G. Elliott Wimmer

Learning Memory and Decision Lab

Medical Research Council Fellow

Max Planck UCL Centre for Computational Psychiatry & Ageing Research

Wellcome Centre for Human Neuroimaging

University College London

10-12 Russell Square, London


e.wimmer (at) ucl.ac.uk

twitter: @gelliott_wimmer

CV (pdf with links to full-text of papers)


    • The Learning Memory and Decision group studies the cognitive and neural systems underlying learning, memory, and decision-making. Inspired by our rich experience as we move through the world, we strive to develop experiments that can illuminate core functions, with an aim toward informing the study of dysfunctions in psychiatric disorders.

    • How do our experiences influence our later choices? Learning and memory encompasses the mechanisms that allow us to associate a particular food with a positive outcome, which can be composed of single episodes, and perhaps eventually building robust and inflexible 'habit'-like associations. These stored memories can then guide, implicitly or explicitly, our future decisions.


    • March 2022: We have a new postdoc job opening (see link here and twitter thread here). These projects are supported in party by a Career Development Award from the UK Medical Research Council (MRC).

    • 2022: We are open to new PhD applications from students who have been awarded funding via doctoral training programs and scholarships.

    • Sept 2021: How we learn and remember when learning events are spread out in time - for example, how we learn to prefer certain foods over others? With Prof. Russ Poldrack at Stanford, we report in Memory & Cognition that there are sharp differences between spaced learning and typical time-compressed learning events.

    • Aug 2021: Frequently, our choices are influenced by just one or two past episodes. With Prof. Christian Büchel in Hamburg, we report in the Journal of Neuroscience that single aversive experiences are automatically reactivated in the hippocampus, which relates to successful decision-making.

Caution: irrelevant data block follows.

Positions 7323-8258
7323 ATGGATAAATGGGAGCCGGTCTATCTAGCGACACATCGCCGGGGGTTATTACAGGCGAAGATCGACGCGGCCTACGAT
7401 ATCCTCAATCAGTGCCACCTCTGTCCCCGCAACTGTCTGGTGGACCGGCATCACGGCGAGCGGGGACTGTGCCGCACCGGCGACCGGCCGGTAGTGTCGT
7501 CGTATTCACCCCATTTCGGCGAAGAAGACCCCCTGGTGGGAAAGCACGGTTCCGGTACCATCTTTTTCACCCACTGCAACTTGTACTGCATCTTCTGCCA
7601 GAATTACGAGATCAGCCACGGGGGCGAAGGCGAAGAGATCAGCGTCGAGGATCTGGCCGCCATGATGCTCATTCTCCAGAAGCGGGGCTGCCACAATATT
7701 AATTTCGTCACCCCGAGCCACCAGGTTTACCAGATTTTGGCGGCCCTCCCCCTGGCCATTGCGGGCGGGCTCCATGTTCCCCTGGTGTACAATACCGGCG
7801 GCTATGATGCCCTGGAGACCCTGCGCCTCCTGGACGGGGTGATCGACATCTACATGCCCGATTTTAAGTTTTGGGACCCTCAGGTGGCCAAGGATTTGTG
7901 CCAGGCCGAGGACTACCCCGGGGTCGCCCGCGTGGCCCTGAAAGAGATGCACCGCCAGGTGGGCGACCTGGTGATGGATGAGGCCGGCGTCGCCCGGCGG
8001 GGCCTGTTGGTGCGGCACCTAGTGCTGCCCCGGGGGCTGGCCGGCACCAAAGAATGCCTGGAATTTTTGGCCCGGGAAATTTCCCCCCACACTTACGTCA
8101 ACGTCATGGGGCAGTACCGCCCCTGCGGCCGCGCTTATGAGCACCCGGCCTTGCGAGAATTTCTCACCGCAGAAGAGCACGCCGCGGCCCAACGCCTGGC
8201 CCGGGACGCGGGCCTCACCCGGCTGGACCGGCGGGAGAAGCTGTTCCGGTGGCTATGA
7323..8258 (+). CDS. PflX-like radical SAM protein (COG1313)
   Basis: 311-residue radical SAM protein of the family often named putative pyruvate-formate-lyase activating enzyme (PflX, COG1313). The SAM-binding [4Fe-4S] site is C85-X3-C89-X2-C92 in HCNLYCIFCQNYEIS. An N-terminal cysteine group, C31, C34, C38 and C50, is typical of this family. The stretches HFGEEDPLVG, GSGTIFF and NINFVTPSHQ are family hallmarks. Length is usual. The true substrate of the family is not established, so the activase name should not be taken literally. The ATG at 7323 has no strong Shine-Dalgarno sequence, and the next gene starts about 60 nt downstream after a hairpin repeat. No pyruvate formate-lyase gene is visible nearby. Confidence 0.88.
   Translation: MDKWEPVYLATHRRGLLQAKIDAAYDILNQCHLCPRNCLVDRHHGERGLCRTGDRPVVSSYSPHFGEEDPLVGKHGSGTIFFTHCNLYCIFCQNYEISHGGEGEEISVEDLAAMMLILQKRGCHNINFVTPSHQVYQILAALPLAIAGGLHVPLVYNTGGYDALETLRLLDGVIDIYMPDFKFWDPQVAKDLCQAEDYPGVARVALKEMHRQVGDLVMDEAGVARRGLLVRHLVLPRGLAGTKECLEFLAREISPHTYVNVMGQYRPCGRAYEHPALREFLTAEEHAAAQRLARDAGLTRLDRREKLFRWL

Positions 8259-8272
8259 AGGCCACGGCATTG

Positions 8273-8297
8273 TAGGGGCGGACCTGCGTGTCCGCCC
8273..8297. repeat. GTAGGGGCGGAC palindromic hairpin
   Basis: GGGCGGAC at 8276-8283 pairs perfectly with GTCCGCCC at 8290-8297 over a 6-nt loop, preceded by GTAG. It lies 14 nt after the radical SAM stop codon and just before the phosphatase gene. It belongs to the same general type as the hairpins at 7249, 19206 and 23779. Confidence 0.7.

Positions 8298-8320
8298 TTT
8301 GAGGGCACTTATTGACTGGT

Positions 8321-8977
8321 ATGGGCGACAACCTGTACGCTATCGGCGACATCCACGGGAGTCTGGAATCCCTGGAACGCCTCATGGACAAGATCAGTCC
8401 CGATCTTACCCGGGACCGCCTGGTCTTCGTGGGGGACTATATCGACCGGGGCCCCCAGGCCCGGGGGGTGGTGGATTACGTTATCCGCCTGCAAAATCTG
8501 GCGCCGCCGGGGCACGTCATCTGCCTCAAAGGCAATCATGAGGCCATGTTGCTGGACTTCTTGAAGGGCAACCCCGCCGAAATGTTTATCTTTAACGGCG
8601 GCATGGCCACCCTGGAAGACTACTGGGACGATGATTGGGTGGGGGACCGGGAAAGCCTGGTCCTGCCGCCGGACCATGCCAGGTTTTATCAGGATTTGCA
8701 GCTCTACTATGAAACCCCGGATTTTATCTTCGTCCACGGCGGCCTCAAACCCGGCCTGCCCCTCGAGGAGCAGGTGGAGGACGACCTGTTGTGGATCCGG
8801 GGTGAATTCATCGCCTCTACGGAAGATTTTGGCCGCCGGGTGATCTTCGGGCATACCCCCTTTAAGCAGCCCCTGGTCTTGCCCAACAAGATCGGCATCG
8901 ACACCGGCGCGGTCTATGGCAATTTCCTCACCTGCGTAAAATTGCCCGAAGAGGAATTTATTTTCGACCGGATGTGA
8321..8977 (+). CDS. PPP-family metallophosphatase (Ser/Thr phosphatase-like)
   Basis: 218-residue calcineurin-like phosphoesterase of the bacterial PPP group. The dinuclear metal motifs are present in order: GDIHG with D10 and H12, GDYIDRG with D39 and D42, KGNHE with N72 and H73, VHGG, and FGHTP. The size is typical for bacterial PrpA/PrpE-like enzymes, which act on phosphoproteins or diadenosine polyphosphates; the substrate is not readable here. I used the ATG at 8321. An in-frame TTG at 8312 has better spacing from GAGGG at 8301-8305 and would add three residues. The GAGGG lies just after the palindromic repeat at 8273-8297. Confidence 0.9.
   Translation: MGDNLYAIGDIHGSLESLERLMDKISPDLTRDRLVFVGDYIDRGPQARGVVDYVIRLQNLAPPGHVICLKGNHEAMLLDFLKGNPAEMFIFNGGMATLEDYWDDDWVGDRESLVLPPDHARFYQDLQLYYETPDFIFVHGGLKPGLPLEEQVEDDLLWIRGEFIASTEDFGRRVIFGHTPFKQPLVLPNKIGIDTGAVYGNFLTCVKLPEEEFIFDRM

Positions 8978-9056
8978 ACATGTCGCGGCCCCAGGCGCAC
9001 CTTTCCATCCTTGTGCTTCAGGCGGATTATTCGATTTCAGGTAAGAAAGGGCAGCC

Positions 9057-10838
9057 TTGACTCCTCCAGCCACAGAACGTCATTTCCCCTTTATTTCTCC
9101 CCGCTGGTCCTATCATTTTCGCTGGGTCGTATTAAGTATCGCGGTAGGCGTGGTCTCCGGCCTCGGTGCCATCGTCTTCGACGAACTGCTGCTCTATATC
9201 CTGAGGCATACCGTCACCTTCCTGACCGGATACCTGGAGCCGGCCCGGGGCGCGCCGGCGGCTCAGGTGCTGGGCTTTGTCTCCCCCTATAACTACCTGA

• June 2020: With Yunzhe Liu at the Max Planck UCL Centre, we have a recent paper connecting replay (sequenceness) to behavior in humans (Nature Neuroscience). We find the successful memory decisions are associated with rapid compressed replay of original experiences.

Selected publications

Wimmer, G.E., Liu, Y., McNamee, D., Dolan, R.J. (under review). Distinct replay signatures for planning and memory maintenance. bioRxiv.

Wimmer, G.E., Poldrack, R.A. (2021). Reward learning and working memory: effects of massed versus spaced training and post-learning delay period. Memory & Cognition.

Wimmer, G.E., Büchel, C. (2021). Reactivation of single-episode pain patterns in the hippocampus and decision making. Journal of Neuroscience, 41(37): 7894-7908.

Wimmer, G.E., Liu, Y., Vehar, N., Behrens, T.E.J., Dolan, R.J. (2020). Episodic memory retrieval success is associated with rapid replay of episode content. Nature Neuroscience, 23: 1025-1033.

Wimmer, G.E., Büchel, C. (2019). Learning of distant state predictions by the orbitofrontal cortex in humans. Nature Communications, 10:2554.

Braun, E.K., Wimmer, G.E., Shohamy, D. (2018). Retroactive and graded enhancement of memory by reward. Nature Communications, 9:4886.

Wimmer, G.E., Li, J.K., Gorgolewski, K.J., Poldrack, R.A. (2018). Reward learning over weeks versus minutes increases the neural representation of value in the human brain. Journal of Neuroscience, 38(35): 7649-7666.

Wimmer, G.E., Büchel, C. (2016). Reactivation of reward-related patterns from single past episodes supports memory-based decision making. Journal of Neuroscience, 36(10): 2868-2880.

Shared data and resources

Open Science Framework




Positions and Education

Senior Research Fellow & Principal Investigator, 2021 to present

Max Planck UCL Centre for Computational Psychiatry and Ageing, University College London

Post-doctoral researcher, 2017-21, UCL

Post-doctoral researcher, 2016-2017, Department of Psychology, Stanford University

Post-doctoral researcher, 2013-2015, Department of Systems Neuroscience, University Medical Center Hamburg- Eppendorf

Ph.D., 2012, Psychology, Columbia University

B.A., 2005, Cognitive Science, University of California, Berkeley